Georgetown gets $20 million from prince promoting Islam, ejects Christian groups — The “Christian” part of the center’s projects at the university that has a history of 200 years of higher education following its Christian founding, is conspicuous by its absence in its website plans for its 10-year future.

Georgetown gets $20 million from prince promoting Islam, ejects Christian groups

John Esposito’s “Alwaleed bin Talal Center for Muslim-Christian Understanding” flourishes, while Christian groups lose recognition. An update to this story. “Georgetown gets $20 million from prince promoting Islam: Just months later, university ejects evangelical Christians from campus,” by Bob Unruh for WorldNetDaily.com, with thanks to Truth Seeker:

The Center for Muslim-Christian Understanding at Georgetown University has been renamed after Saudi Prince Alwaleed bin Talal donated $20 million to its projects. And while that may be just the tail, the dog appears to be moving away from its historic Catholic and Jesuit teaching philosophy too.The Center’s leaders say it now will be used to put on workshops regarding Islam, fostering exchanges with the Muslim world, addressing U.S. policy towards the Muslim world, working on the relationship of Islam and Arab culture, addressing Muslim citizenship and civil liberties, and developing exchange programs for students from the Muslim world.

The “Christian” part of the center’s projects at the university that has a history of 200 years of higher education following its Christian founding, is conspicuous by its absence in its website plans for its 10-year future.

But that won’t be a surprise to leaders of a number of Christian evangelical groups whose leaders recently were told to leave the campus and not list Georgetown University as a site for operations in the future.

That story, reported by WND earlier, still has folks wondering what happened to cause Georgetown officials to ban InterVarsity Christian Fellowship and others. InterVarsity spokesman Gordon Govier said the organization still doesn’t know why the move was announced by university officials, who did not return WND messages left inquiring about the situation.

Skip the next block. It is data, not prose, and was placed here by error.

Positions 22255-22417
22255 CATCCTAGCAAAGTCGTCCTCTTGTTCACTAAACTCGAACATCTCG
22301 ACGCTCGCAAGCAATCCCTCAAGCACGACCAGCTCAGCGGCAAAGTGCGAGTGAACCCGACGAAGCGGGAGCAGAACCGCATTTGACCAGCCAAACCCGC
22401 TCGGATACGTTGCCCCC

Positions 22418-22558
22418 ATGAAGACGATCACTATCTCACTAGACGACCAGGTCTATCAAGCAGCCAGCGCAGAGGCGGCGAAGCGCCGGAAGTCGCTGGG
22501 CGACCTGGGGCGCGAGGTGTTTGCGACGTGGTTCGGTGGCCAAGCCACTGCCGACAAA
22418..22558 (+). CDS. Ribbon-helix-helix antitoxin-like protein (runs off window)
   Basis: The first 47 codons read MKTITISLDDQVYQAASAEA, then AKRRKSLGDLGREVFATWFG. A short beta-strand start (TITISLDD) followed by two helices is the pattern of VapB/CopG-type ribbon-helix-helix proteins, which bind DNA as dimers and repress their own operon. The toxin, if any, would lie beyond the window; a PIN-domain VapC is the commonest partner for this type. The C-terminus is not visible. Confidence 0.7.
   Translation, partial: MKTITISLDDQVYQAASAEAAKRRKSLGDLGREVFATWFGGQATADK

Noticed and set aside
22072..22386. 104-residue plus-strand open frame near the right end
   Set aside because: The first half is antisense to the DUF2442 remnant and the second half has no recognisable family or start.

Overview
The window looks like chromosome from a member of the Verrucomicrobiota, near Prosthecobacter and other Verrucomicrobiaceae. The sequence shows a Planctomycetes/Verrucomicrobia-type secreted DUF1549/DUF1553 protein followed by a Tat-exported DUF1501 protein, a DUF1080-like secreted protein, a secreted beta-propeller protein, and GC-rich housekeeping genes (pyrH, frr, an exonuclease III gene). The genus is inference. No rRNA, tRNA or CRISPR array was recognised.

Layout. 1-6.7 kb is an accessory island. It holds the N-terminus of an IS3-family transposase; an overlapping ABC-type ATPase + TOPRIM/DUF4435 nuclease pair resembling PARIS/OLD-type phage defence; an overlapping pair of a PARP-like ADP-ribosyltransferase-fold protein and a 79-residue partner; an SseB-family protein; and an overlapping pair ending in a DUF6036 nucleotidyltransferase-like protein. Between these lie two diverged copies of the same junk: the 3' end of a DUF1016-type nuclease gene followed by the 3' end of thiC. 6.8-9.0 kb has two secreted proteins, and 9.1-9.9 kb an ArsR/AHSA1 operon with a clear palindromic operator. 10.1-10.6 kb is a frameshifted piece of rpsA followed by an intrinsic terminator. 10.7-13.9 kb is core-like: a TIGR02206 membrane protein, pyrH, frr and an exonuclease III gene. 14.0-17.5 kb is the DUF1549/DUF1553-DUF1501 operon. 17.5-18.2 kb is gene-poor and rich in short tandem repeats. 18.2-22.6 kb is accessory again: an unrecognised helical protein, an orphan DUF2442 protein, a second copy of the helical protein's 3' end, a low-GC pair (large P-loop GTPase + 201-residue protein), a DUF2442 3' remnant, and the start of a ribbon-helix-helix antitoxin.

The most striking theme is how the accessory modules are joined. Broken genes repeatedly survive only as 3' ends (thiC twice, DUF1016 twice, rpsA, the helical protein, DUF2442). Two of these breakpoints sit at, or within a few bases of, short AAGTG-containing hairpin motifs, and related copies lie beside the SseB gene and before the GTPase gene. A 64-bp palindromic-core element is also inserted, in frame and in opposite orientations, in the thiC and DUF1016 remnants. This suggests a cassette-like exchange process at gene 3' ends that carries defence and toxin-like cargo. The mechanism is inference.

“We still are a little bit confused about what happened,” he told WND. “We haven’t been able to identify clearly what happened.”

He said Christians in the InterVarsity organization still are meeting at Georgetown, but they have no official sanction and are meeting without recognition, much as many Christian churches in nations where religion is regulated meet.

He said there is a committee meeting that is supposed to hear concerns from Christians, and InterVarsity is hopeful there will be a positive outcome, but there’s no time frame set.

But the time frame for other interests that have become relevant to Georgetown are a little more apparent. The school’s Center for Muslim-Christian Understanding confirmed several months ago that the $20 million donation was made by Prince Alwaleed bin Talal, and a short time later the Center was given the added moniker as Alwaleed bin Talal Center for Muslim-Christian Understanding.

The organization now features a number of pro-Muslim statements and articles, with little reference to any Christian statements or understandings. It even has co-sponsored events with CAIR, the Council on American-Islamic Relations.

CAIR is a spin-off of the Islamic Association for Palestine, identified by two former FBI counterterrorism chiefs as a “front group” for the Palestinian terrorist group Hamas. Several CAIR leaders have been convicted on terrorism-related charges.

The center’s chief, John L. Esposito, summarizes the goals of the organization clearly: “The Prince Alwaleed Center for Muslim-Christian Understanding is concerned with Islam and the West and Islam in the West. The Center, since its creation in 1993, has built bridges of understanding between the Muslim world and the West, addressing stereotypes of Islam and Muslims and issues and questions such as the clash of civilizations, and the compatibility of Islam and modern life – from democratization and pluralism to the status of women, minorities and human rights – and American foreign policy in the Muslim world.”

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